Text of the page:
Pros: Strong overall performance; 128-bit Encryption; Keeps data safe from power loss
Cons: Competitors are faster; Doesn't support SATA 6Gb/s
Verdict: A strong combination of security, reliability, and performance makes the Intel SSD 320 a compelling choice for upgraders.
When Intel first launched its X25-M SSD in 2008, the chip-maker helped start a new era of high-performance solid state drives with reasonable prices. However, in the last three years, Intel has only updated its mainstream SSD once, while facing stiff competition from over a dozen other players. In fact, in our most recent SSD round-up, Intel's 120GB X25-M drive trailed drives from Samsung, OCZ, and Crucial by a wide margin. Now here comes the new Intel SSD 320 ($529 for 300GB, starting at $89 for 40GB), which promises not only blazing performance but offers strong encryption. Can Intel reclaim its leadership position?
Technology and Features
With the launch of the SSD 320, Intel has updated its controller, with the goal of dramatically improving performance, particularly write speeds. However, the drive does not take advantage of the new SATA 6Gb/s interface that just become available on notebooks for the first time with the release of Intel's 2nd Generation Core Series processors and chipsets in January 2011. This means that the SSD 320 will work with these newer notebooks, but it won't achieve the groundbreaking speeds of Intel's new SSD 510 (starting at $369 for 120GB). That drive is designed specifically for SATA 6Gb/s and promises speeds nearly twice those of the SSD 310.
In addition to faster performance, the SSD 310 offers improved security and reliability. Out of the box, the drive supports 128-bit AES encryption, allowing you to set a password for the drive that will prevent its data from being accessed if its ever stolen. It also keeps your data saved, even in the event that your computer loses power before it has a chance to shut down and clear the drive's cache.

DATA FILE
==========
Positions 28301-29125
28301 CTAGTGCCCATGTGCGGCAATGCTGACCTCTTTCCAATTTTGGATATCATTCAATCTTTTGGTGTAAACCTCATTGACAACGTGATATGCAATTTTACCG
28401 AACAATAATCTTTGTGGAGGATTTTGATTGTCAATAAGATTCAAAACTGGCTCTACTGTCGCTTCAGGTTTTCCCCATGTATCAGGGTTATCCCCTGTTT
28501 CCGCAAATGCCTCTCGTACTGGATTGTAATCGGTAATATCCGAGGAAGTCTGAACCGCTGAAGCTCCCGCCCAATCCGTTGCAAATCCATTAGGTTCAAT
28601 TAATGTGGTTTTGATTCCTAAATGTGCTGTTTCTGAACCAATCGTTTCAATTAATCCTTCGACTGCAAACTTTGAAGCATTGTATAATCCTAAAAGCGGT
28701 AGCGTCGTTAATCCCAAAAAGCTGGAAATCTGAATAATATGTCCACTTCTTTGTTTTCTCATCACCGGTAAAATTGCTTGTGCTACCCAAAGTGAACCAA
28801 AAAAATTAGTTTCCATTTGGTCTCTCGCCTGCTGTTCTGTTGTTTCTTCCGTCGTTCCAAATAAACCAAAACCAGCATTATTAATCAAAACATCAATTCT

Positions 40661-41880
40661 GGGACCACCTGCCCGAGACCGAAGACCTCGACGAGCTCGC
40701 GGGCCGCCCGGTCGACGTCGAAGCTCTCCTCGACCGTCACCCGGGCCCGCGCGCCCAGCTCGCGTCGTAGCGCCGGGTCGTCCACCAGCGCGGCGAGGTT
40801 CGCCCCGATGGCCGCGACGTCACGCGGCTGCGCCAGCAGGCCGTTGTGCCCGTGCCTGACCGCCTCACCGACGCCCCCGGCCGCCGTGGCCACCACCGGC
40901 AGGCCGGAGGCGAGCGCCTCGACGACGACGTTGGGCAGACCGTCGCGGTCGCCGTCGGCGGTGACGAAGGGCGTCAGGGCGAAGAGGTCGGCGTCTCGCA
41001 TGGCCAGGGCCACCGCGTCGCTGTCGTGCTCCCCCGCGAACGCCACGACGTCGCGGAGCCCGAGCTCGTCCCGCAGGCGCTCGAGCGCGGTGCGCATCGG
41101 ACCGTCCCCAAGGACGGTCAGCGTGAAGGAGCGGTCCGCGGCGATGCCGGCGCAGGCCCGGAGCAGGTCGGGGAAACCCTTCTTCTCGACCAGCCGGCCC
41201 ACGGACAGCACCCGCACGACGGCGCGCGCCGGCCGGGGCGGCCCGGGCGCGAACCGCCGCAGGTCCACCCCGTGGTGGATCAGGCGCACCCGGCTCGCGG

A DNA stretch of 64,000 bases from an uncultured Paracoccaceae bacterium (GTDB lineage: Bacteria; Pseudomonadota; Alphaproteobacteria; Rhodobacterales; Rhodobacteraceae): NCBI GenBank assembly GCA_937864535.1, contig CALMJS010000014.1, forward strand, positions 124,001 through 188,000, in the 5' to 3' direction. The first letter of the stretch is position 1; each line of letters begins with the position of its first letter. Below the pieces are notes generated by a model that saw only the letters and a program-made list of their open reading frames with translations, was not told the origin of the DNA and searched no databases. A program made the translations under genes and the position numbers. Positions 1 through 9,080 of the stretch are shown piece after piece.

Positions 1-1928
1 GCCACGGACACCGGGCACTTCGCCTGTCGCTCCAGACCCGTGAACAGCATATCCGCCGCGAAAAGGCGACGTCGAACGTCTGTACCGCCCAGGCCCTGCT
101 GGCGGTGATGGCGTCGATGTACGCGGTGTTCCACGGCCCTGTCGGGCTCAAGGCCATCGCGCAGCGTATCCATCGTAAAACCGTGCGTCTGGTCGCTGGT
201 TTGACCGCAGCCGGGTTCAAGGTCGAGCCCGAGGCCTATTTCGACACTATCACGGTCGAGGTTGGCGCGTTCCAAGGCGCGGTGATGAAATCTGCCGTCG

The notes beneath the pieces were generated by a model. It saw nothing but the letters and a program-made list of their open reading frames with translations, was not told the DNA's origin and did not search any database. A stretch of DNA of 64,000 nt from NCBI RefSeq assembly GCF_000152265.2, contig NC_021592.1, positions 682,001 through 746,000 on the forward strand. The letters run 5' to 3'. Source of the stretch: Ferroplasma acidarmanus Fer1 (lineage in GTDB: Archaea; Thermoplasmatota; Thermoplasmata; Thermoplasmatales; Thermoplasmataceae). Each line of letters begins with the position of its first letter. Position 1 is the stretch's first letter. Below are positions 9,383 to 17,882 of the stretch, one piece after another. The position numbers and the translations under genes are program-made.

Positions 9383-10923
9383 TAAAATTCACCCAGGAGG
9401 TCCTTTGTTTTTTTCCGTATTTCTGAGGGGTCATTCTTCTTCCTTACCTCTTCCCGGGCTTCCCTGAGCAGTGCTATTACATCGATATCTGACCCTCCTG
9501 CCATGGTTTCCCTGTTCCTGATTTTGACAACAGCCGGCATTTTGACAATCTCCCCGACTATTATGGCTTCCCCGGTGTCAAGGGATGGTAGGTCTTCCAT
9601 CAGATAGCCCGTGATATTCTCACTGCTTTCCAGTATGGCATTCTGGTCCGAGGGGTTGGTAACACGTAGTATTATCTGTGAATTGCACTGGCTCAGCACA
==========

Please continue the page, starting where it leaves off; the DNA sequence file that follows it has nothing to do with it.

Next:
NAND Flash and Value
The SSD 320 is the first Intel drive to use 25-nanometer NAND Flash, a significant die shrink over the 34nm memory used in the X25-M. With the smaller dies, Intel saves money on production costs, savings the company says it is passing along to consumers and OEMs.
The drive comes in capacities of 40, 80, 120, 160, 300, and 600GB with Intel prices of $89, $159, $209, $289, $529, and $1,069, respectively. Those prices are roughly in line with the street prices of competitors such as the OCZ Vertex 2 ($209 for the 120GB) and the Samsung 470 Series ($249 for 128GB, $499 for 256GB). However, if retailers offer any discounts off of Intel's prices, the SSD 320 could be a huge bargain.
How We Tested
To see how the Intel SSD 320 compares to other leading SSDs, we put the 300GB drive in our test bed, a Toshiba Qosmio X505-Q890, and ran it through a series of tests. We then compared the results to those we got with the Samsung 470 Series, OCZ Vertex 2, Crucial RealSSD C300, and the older-gen Intel X25-M.
To get a baseline idea of what to expect we ran the SSD 310 through CrystalDiskMark 3.1, a synthetic benchmark that measures theoretical read and write performance. However, before testing, Intel warned us that a theoretical test such as CrystalDiskMark might not show off the drive's best write performance because it doesn't "exercise the device long enough to reach its steady state."